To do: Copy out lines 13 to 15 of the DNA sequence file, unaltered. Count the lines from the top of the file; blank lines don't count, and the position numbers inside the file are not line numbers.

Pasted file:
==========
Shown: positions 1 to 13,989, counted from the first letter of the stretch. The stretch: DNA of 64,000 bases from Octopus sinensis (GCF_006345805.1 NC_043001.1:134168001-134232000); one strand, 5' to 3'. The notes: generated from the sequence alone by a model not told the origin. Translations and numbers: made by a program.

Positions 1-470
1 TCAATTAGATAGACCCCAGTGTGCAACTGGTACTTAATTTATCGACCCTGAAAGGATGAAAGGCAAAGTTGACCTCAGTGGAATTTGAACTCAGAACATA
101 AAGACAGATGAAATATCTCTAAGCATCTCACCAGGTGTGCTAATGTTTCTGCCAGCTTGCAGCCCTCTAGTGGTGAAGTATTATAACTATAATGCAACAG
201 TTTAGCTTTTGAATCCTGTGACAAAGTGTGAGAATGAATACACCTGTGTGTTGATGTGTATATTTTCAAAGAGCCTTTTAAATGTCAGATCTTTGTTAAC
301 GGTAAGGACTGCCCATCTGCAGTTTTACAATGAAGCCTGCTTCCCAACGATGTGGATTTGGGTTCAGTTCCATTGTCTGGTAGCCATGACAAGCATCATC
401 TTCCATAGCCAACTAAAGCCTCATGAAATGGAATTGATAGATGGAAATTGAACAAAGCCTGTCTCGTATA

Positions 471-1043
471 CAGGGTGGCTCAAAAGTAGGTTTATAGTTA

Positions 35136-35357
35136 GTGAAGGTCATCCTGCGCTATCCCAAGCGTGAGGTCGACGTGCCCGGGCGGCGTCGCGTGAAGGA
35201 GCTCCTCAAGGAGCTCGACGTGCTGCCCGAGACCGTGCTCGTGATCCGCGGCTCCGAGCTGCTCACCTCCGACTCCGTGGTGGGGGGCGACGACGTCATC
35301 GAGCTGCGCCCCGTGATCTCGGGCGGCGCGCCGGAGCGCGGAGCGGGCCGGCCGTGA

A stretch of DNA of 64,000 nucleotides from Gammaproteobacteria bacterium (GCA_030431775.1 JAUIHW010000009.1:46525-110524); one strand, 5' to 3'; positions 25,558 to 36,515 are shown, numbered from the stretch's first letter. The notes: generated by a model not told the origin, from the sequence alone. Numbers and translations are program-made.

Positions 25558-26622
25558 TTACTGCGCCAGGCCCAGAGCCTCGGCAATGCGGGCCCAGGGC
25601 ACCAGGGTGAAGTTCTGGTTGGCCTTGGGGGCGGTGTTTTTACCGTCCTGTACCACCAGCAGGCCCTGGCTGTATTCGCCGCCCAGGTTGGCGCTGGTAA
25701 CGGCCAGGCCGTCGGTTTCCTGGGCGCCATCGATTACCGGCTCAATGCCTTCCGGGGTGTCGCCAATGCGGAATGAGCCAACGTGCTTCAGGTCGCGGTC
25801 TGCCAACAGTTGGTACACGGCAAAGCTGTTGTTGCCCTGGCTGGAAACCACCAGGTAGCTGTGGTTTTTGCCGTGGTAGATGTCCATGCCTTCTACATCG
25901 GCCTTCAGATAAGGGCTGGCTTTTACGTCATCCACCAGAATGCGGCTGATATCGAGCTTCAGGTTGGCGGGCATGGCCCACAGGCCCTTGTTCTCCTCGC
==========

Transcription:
35301 GAGCTGCGCCCCGTGATCTCGGGCGGCGCGCCGGAGCGCGGAGCGGGCCGGCCGTGA

A stretch of DNA of 64,000 nucleotides from Gammaproteobacteria bacterium (GCA_030431775.1 JAUIHW010000009.1:46525-110524); one strand, 5' to 3'; positions 25,558 to 36,515 are shown, numbered from the stretch's first letter. The notes: generated by a model not told the origin, from the sequence alone. Numbers and translations are program-made.

Positions 25558-26622